March 16, 2010

Fact or Fiction? Helping Students Decide

by Heather Falconer

Take a look at the two photographs shown here. Both are claimed to be deep sea creatures discovered by scientists in the last few years — the Chupacabras Snail and the Blobfish. But only one of them is real. Can you tell which?

If you’re feeling a little insecure on this one, you’re not alone. Fact is often stranger than fiction and, unfortunately for the budding scientist, it can be hard to tell what is real and what is not by only looking at a photograph. This becomes particularly problematic when many of our students’ first point of call in research is not the academic journal but the Internet.

Which is which? The Christian Science Monitor recently posted a slide show on their website, celebrating the 20 weirdest fish in the ocean.  This photo of a Blobfish is one of them. Yes, it’s a real creature that lives in the deep seas off of Australia and is under threat from fishing.

The Chupacabras Snail, however, is the conception of Takeshi Yamada, a “visual anthropologist” living in Brooklyn, NY, whose artistic creations have included such items as mermaid fossils, giant sea dragons and vampire monkeys.

So, how do we help our students decide what is real and what is not?  As with any form of research, students should always consider their sources first and foremost. Who has written the material they are considering? Is is a scientist, an academic, a lay-person? When was it written and what sources are cited? If they can’t answer these questions, that should ring some bells of doubt.

Taking the Chupacabras snail above as an example, a quick Google search brings up plenty of image sources and articles — but they come from sites with terms like “hoax” and “paranormal” in the title. They don’t provide credible sources to the information about the creature, and some are not dated. Conversely, the Blobfish generates results from prominent newspapers, scientific magazines, and journals with traceable sources that are timely and credible.

We should also remember to help our students draw on their common sense and knowledge base. What do we know about snails? They are invertebrates, so have an external skeleton. Does it make sense, then, that a snail would have a claw? Snails have one large, muscular foot that they contract and extend in a rippling motion. Why would the soft body have six distinct appendages? Compared to other deep sea snails, does the shell look right, or does it more resemble that of a land snail? Does this snail look as though it would be able to stand the water pressure of deep sea life?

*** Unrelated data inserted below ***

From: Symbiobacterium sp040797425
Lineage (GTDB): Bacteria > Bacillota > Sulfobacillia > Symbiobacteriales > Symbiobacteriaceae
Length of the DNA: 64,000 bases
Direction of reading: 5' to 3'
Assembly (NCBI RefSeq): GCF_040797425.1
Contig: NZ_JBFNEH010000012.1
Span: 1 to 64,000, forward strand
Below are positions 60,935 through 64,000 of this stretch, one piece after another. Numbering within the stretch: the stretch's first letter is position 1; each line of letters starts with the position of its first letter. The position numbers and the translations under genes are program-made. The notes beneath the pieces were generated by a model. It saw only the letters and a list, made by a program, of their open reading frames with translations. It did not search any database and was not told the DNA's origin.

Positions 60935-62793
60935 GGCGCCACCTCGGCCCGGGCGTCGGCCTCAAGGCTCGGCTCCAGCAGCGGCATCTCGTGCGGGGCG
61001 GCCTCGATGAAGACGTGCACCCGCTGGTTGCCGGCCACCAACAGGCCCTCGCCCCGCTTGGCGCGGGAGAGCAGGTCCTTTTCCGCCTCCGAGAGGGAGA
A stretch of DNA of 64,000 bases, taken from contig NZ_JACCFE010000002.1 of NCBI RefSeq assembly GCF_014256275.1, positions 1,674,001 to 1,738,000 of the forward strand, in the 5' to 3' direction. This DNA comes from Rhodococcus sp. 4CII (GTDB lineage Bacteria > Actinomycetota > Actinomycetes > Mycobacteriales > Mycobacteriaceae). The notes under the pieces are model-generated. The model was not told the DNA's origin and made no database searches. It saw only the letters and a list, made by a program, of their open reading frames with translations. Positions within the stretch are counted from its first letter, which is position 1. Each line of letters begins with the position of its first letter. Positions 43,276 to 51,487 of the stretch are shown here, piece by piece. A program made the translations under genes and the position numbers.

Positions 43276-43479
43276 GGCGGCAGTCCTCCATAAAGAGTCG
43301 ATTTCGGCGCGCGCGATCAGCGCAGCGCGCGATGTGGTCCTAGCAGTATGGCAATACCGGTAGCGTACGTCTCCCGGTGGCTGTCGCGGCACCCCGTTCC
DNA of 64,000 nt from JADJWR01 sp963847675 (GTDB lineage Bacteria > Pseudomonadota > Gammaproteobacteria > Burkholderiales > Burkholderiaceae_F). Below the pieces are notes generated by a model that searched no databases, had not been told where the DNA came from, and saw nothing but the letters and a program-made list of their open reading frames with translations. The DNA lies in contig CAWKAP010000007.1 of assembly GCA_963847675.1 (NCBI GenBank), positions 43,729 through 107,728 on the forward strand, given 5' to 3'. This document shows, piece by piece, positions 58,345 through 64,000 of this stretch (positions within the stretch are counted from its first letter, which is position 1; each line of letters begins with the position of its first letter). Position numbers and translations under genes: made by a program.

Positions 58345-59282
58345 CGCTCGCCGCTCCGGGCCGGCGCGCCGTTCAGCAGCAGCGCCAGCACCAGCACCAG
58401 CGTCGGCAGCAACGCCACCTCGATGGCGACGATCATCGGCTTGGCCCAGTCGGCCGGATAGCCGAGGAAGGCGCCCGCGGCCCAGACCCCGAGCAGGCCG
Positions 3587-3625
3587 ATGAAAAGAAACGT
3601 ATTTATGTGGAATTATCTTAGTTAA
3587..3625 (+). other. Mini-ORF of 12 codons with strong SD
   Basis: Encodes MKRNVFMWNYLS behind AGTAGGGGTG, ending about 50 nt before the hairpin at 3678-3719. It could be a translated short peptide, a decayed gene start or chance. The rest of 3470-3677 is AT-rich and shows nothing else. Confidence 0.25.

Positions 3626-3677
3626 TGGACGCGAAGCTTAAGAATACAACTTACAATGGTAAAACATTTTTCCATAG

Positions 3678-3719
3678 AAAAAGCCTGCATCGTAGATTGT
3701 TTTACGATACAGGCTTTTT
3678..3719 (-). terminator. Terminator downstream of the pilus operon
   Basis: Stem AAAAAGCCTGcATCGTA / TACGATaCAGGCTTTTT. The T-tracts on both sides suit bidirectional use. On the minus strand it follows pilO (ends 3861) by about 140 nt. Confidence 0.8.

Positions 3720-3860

By taking it back to the basics, we can help our students start their research off on the right foot. Questions that cannot be readily answered then provide a starting point for research. What are the physical requirements of living 800 meters below sea level? Are there examples of invertebrates that also have internal structures, such as claws? How many different types of deep sea snails are known and what are their similarities? Helping our students build their knowledge base through thoughtful investigation will better prepare them for a future of independent thinking and stronger science.

For more information on research and investigation, visit Visionlearning’s Process of Science Modules and Understanding Science’s Evaluating Scientific Messages.

Have some tips and tricks for teaching evaluation in the classroom? Share them with us here!

Heather Falconer

Written by

Heather Falconer holds undergraduate degrees in Graphic Arts and Environmental Science, as well as an MFA in Writing and an MLitt in Literature. She is currently completing her PhD in Rhetoric and Composition, with an emphasis on rhetoric in/and/of science. Heather has worked internationally in academic publishing as both an author and editor, and has taught a wide range of topics – from research writing to marine biology – in the public and private educational sectors.